Life Insurance Company of North America Uses Interpleader Procedure to Resolve Life Insurance Dispute
A Utah court approved the use of the federal interpleader procedure for Life Insurance Company of North America in a dispute over life insurance benefits. Life Insurance Co. of North American (LINA) is a Cigna company which issues group insurance benefits to employers. Interpleader is a type of lawsuit used by a party who has money or property which more than one other person or company is competing to receive. Life Insurance Company of North America was presented with a claim for life insurance benefits by Conrad Truman after his wife, Heidy Truman, died from a gunshot wound to her head.
However, two years after Ms. Truman’s death, Mr. Truman was found guilty of murdering her. Janet Wagner, the deceased’s mother, also filed a claim for the life insurance benefits. Because Life Insurance Company of North America did not know which beneficiary should receive benefits under its policy, it chose to interplead the funds into the court to let the court resolve the dispute and insulate itself from lawsuits. Evaluating whether it would allow the Cigna insurance company to use interpleader, the District Judge wrote:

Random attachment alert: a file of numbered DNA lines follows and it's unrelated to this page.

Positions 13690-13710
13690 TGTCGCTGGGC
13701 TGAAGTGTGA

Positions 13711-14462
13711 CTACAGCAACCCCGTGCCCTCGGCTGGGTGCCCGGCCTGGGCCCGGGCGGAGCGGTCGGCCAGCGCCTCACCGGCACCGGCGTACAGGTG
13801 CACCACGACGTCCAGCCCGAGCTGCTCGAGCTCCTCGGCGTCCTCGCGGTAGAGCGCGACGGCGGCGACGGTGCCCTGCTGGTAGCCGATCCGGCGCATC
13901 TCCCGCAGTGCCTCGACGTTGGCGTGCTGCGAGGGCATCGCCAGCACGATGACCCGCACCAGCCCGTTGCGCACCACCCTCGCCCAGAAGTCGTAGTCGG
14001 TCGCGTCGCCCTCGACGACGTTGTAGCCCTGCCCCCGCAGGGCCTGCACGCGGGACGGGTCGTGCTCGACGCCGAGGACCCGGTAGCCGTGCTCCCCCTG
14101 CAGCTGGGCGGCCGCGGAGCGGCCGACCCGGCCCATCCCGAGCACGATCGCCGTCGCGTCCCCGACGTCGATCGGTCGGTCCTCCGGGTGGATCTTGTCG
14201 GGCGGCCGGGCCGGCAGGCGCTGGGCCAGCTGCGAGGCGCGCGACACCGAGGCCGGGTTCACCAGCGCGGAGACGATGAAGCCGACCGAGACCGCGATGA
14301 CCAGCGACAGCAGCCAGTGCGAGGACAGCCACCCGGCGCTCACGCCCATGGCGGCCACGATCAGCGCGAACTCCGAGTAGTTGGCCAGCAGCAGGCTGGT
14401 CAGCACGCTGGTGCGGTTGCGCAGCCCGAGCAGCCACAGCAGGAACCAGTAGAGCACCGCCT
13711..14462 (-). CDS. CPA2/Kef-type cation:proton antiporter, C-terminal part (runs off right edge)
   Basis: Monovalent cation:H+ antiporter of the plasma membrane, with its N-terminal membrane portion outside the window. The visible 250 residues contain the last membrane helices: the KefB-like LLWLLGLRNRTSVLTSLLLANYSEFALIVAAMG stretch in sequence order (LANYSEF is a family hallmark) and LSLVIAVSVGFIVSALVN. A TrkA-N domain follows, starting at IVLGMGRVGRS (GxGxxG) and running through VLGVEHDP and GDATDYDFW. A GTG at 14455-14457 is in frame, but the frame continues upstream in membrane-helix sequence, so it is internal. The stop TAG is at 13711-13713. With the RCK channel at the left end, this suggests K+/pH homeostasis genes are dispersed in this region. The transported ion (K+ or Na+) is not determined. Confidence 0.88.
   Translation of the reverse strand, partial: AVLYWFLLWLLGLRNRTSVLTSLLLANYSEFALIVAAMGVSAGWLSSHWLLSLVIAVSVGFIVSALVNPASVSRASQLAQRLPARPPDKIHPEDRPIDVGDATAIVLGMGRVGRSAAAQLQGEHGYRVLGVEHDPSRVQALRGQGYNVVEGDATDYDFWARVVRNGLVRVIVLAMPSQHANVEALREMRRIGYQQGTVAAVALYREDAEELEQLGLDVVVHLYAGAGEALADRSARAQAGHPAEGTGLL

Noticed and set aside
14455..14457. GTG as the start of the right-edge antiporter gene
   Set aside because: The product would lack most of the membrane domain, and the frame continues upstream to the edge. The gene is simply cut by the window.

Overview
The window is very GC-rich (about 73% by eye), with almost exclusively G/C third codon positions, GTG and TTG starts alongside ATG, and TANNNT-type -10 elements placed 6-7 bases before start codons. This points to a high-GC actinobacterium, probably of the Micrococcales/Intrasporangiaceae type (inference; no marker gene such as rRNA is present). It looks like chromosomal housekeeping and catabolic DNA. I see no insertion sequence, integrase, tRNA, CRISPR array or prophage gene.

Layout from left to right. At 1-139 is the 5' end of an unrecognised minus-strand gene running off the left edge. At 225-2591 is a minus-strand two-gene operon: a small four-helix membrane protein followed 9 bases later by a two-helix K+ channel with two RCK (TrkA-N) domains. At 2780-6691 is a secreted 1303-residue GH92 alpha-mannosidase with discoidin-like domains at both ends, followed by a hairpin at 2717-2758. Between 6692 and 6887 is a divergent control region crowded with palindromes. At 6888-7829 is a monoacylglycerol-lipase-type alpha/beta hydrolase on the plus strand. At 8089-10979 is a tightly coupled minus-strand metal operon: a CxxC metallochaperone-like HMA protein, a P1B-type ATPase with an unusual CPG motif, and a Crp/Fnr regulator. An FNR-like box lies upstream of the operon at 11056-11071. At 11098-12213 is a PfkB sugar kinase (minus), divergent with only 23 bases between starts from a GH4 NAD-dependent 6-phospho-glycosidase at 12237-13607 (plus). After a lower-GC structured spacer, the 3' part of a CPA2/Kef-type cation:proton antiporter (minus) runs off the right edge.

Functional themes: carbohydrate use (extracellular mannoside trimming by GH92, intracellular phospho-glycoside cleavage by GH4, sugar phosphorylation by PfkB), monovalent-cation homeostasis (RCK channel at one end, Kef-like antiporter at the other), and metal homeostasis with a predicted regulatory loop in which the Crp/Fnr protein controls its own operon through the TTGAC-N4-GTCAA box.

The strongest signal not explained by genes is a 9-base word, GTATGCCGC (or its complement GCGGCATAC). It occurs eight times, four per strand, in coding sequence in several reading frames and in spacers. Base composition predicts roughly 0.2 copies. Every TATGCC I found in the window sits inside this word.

“Interpleader is a form of joinder open to one who does not know to which of several claimants it is liable.” Amoco Prod. Co. v. Aspen Group, 59 F. Supp 2d 1112, 1114 (D. Colo 1999)(citing General Atomic Co. v. Duke Power Co., 553 F.2d 53, 56 (10th Cir.1977). Interpleader actions typically involve two steps. First, the court must determine the right of the party invoking the interpleader remedy to require the competing claimants to litigate their dispute in one proceeding. Second, assuming the interpleader action is properly brought, the court will determine the respective rights of the claimants to the state.See e.g. United States v. High Tech Prods., Inc., 497 F.3d 637, 641 (6th Cir. 2007); Rhoades v. Casey, 196 F.3d 592, 600 (5th Cir. 1999), cert. denied, 531 U.S. 924 (2000).
The court found that because Life Insurance Company of North American was not able to determine who the proper beneficiary was under the terms of its policies, and because LINA could was threatened with double or multiple lawsuits or liability, that interpleader was an appropriate lawsuit for it to file. This got all of the interested parties into court, and helped the Cigna company avoid being sued in the future over the same benefits.
Life Insurance Company of North America v. Wagner, No. 2:15-CV-00505-DS, 2016 WL 1465352 (D. Utah 4/14/2016).
To discuss your rights under a life insurance policy, call Life Insurance Attorney John V. Tucker at (866) 282-5260.